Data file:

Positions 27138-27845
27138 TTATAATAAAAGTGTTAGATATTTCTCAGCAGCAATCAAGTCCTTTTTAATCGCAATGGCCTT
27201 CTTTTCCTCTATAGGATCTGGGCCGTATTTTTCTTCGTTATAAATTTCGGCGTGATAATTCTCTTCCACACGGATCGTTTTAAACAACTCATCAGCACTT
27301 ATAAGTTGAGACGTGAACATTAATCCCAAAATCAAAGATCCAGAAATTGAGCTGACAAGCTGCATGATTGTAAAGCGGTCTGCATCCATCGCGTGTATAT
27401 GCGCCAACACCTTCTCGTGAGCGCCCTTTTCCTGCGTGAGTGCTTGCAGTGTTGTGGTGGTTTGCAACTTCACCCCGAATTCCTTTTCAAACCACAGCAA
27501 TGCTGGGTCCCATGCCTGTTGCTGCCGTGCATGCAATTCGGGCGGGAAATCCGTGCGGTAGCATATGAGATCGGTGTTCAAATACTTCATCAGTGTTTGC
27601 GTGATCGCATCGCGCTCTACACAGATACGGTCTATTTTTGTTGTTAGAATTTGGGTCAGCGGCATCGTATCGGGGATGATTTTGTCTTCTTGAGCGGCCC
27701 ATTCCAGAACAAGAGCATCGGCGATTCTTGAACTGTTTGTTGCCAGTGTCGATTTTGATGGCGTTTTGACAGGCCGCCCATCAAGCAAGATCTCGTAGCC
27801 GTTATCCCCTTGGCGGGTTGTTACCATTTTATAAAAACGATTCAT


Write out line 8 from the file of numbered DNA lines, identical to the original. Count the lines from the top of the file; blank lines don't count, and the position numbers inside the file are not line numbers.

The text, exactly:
27701 ATTCCAGAACAAGAGCATCGGCGATTCTTGAACTGTTTGTTGCCAGTGTCGATTTTGATGGCGTTTTGACAGGCCGCCCATCAAGCAAGATCTCGTAGCC